The European love affair with coffee

 Coffee soon arrived in Europe on board some of the many sailing ships that navigated the Mediterranean. It made its first appearance in Venice between the 16th and 17th centuries thanks to Prospero Alpino from Padua, a well-known botanist and doctor, who brought some bags over from the East.

The first places dedicated to the pleasure of these drinks opened almost simultaneously, first in Venice in 1640, then in Marseille in 1654 followed by Paris around 1680, in London in 1662 and in Frankfurt in 1689.

When the drink arrived at the court of Louis XIV, the King fell in love with it so much that he wanted to prepare it personally. Cafè Procope, one of the first coffee shops to open in Paris in 1686, was a popular destination for many well-known personalities of the calibre of Diderot and Voltaire, so much that throughout Europe it represented a symbol to emulate.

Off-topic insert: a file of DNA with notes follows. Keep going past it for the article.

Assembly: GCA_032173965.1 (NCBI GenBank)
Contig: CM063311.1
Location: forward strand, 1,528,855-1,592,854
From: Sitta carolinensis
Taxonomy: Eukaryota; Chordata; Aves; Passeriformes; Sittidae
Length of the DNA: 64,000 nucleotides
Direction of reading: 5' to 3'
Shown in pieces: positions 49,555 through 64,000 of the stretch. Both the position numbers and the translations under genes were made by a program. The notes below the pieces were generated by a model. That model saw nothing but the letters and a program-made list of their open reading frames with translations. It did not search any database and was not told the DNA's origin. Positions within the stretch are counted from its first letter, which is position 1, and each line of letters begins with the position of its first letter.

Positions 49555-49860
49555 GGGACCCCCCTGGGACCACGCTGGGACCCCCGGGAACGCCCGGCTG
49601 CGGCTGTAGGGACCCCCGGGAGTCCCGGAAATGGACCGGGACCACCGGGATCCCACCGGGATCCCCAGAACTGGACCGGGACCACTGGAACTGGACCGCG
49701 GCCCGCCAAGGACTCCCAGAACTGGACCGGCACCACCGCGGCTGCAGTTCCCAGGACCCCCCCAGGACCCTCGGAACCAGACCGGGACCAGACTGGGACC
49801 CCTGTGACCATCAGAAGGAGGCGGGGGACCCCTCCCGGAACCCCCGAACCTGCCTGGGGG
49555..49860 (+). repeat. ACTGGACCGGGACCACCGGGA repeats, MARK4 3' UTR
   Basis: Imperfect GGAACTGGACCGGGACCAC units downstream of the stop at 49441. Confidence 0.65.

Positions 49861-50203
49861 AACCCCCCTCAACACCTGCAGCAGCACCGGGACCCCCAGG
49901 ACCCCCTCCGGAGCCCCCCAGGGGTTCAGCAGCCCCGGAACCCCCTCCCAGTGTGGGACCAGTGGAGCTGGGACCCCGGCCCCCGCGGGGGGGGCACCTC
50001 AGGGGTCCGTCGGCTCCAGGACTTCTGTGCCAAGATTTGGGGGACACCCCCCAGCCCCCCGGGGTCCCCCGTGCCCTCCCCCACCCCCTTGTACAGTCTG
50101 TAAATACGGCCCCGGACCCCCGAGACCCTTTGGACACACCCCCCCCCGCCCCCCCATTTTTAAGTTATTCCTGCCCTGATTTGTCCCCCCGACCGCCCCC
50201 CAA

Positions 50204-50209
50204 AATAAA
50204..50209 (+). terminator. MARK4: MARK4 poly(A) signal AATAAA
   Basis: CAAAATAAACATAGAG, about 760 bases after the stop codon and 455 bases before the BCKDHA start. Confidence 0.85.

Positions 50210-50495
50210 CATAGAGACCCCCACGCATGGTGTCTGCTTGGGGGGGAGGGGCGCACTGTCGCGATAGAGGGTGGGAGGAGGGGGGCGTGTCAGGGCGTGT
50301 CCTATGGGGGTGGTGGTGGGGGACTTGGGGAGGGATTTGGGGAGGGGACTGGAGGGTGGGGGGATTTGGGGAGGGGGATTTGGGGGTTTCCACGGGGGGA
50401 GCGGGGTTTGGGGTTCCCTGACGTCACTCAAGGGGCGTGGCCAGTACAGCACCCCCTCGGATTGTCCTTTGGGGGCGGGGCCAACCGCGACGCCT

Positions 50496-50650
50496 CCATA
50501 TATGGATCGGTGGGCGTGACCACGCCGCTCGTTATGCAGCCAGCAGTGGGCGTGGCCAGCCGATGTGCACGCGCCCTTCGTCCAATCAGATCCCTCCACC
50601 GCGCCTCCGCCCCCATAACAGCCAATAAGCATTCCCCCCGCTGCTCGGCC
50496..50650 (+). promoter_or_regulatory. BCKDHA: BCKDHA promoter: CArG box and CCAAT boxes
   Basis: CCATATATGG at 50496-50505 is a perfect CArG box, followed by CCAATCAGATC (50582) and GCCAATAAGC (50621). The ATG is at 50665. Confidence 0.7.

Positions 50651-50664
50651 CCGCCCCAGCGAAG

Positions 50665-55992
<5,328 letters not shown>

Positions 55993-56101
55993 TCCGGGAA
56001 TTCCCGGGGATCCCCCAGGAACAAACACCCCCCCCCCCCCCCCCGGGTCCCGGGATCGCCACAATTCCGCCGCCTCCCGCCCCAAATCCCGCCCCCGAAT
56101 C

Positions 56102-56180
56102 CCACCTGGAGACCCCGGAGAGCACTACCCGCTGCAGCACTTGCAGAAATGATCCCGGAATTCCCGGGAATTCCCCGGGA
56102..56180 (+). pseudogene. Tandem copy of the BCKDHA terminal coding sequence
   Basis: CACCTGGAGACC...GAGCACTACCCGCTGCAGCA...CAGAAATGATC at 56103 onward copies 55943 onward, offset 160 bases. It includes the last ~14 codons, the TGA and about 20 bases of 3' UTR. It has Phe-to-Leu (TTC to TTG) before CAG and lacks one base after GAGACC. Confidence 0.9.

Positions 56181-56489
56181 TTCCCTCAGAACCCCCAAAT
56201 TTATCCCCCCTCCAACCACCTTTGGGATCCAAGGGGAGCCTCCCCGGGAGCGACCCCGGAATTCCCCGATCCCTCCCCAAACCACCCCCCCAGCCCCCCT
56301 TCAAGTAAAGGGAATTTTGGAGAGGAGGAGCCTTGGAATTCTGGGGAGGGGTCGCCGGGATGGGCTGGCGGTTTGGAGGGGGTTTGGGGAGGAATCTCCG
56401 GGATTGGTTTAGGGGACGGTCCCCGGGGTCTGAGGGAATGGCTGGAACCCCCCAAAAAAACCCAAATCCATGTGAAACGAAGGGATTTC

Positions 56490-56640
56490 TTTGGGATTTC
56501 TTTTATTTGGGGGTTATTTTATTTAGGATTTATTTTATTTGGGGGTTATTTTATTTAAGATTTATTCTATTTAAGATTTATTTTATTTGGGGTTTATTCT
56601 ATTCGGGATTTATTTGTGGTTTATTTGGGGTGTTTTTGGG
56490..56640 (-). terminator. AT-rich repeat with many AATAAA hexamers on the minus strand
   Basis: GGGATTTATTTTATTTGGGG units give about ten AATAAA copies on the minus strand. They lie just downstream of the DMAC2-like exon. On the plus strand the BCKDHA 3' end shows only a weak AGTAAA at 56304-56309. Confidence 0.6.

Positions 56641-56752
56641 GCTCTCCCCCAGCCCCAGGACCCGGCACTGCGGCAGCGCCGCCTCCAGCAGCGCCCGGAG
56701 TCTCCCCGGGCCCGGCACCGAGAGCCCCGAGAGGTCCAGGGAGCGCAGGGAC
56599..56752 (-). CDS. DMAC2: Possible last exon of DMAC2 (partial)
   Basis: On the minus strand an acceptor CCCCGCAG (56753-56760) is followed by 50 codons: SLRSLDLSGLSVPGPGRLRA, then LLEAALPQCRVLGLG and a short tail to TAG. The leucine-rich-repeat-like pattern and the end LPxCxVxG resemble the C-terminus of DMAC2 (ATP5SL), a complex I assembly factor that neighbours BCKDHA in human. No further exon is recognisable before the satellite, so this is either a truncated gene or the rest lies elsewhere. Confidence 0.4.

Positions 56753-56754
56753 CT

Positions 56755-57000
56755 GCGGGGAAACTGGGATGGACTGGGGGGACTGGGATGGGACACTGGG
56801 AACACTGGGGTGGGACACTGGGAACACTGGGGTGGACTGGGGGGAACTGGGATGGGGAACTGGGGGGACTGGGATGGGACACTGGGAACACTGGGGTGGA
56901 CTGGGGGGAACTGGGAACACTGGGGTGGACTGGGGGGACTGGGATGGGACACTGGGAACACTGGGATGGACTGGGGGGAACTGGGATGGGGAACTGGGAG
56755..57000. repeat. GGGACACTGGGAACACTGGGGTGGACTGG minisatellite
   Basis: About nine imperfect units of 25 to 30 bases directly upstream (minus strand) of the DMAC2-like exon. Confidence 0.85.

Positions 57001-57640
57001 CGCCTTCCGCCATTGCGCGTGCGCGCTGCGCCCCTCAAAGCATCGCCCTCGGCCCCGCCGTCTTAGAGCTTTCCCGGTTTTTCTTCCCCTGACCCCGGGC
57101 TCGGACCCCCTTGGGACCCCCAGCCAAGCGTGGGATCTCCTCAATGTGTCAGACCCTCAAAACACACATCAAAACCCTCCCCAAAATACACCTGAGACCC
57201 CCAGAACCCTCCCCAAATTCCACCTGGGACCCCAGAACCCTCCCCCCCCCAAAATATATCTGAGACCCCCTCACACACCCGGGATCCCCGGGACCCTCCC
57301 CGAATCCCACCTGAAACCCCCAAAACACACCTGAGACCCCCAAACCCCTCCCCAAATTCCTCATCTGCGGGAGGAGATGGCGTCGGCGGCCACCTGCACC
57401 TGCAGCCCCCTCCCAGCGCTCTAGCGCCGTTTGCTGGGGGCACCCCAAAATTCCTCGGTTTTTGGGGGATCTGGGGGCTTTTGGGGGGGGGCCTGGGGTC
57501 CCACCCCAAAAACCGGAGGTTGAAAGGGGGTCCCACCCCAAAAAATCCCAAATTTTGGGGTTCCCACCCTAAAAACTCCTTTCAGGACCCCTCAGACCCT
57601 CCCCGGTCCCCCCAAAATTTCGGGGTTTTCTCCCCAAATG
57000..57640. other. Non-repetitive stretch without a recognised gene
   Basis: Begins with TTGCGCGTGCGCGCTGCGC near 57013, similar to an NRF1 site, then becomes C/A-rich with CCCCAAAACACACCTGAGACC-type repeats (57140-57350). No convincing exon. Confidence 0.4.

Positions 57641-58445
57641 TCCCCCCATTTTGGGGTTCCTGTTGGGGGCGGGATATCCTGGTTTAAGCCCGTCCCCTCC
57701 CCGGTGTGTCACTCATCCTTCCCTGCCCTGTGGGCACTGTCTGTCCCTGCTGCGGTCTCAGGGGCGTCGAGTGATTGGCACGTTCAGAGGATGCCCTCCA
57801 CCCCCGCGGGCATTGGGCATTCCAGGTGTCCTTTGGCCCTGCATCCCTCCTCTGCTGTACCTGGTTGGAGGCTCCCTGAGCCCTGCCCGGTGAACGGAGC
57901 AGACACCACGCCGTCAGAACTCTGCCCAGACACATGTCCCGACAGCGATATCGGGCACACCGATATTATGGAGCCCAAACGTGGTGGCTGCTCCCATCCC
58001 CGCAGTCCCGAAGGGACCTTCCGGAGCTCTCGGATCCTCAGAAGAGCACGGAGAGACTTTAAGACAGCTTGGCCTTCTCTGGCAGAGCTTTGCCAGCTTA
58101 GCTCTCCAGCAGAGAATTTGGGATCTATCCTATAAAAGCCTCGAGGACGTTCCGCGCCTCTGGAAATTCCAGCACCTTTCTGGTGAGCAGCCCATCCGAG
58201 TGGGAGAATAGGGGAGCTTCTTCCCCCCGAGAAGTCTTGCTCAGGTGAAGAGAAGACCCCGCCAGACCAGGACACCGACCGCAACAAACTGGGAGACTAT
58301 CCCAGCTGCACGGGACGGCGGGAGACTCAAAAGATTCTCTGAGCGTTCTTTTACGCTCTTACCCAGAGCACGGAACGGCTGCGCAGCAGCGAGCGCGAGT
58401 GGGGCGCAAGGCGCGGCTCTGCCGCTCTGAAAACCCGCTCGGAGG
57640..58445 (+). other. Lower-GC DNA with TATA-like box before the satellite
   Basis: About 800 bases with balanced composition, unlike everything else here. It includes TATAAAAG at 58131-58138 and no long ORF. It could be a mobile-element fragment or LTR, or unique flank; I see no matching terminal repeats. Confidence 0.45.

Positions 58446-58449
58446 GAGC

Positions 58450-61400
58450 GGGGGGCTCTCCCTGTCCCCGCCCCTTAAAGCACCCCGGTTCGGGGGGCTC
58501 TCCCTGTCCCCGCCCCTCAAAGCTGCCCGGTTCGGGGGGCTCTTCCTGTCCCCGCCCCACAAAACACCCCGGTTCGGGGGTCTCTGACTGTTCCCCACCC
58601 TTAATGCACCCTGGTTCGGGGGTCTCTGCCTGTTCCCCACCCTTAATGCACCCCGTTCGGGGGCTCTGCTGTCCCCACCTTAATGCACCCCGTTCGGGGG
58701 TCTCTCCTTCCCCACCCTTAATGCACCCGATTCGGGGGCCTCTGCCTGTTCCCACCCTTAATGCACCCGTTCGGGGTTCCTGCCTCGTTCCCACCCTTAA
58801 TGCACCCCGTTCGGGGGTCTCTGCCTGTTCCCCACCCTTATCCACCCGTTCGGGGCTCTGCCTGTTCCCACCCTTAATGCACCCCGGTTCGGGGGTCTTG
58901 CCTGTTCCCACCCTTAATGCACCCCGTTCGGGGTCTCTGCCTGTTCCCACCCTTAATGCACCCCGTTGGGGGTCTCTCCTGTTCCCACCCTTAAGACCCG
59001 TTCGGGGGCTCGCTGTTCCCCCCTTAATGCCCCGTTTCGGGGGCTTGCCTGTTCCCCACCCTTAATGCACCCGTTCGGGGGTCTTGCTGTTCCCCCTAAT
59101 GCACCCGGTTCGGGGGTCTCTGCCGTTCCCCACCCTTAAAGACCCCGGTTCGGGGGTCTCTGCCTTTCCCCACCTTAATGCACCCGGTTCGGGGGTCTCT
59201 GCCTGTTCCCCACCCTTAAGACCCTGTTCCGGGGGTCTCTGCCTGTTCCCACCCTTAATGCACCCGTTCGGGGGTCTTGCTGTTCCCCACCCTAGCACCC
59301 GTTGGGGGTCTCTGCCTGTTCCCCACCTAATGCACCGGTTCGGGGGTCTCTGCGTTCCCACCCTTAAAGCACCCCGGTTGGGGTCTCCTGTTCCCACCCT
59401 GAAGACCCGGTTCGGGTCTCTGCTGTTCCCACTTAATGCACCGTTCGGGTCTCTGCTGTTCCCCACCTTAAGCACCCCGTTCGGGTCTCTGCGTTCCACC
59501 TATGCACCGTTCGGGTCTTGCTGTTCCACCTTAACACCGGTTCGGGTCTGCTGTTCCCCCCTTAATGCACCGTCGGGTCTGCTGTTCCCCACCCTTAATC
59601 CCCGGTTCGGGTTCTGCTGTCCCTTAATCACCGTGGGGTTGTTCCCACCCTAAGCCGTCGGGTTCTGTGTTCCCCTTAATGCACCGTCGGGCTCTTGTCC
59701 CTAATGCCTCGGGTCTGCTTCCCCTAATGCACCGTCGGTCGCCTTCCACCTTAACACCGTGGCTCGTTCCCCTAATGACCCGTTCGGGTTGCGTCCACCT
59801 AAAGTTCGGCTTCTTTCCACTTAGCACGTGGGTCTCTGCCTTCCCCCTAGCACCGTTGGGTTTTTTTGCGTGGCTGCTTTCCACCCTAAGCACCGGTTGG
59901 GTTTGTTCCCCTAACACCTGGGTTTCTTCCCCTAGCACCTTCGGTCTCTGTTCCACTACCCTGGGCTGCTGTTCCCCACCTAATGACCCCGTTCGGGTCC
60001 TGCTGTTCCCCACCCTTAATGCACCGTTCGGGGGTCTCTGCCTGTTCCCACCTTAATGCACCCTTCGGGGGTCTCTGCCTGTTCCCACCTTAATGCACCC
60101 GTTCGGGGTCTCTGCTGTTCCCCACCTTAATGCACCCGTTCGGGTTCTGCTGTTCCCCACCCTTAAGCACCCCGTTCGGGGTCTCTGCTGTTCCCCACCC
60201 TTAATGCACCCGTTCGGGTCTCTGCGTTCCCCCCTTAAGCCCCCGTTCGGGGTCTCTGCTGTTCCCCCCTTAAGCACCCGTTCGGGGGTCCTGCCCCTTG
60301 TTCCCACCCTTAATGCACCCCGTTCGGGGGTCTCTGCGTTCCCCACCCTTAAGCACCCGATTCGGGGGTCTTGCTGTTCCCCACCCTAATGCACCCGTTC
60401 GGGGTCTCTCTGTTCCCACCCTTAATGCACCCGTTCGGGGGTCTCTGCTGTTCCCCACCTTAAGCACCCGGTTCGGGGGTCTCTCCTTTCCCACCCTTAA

By the mid-17th century, there were over 300 coffee houses in London, many of which attracted like-minded patrons, including merchants, shippers, brokers and artists.

Though coffee houses rapidly began to appear, tea continued to be the favoured drink in the New World until 1773, when the colonists revolted against a heavy tax on tea imposed by King George III. The revolt, known as the Boston Tea Party, would forever change the American drinking preference in favour of coffee. 

By the end of the 18th century, coffee had become one of the world’s most profitable export crops, on the road to becoming the second most consumed beverage in the world and creating what is today a billion-dollar industry.

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Noble tree legends

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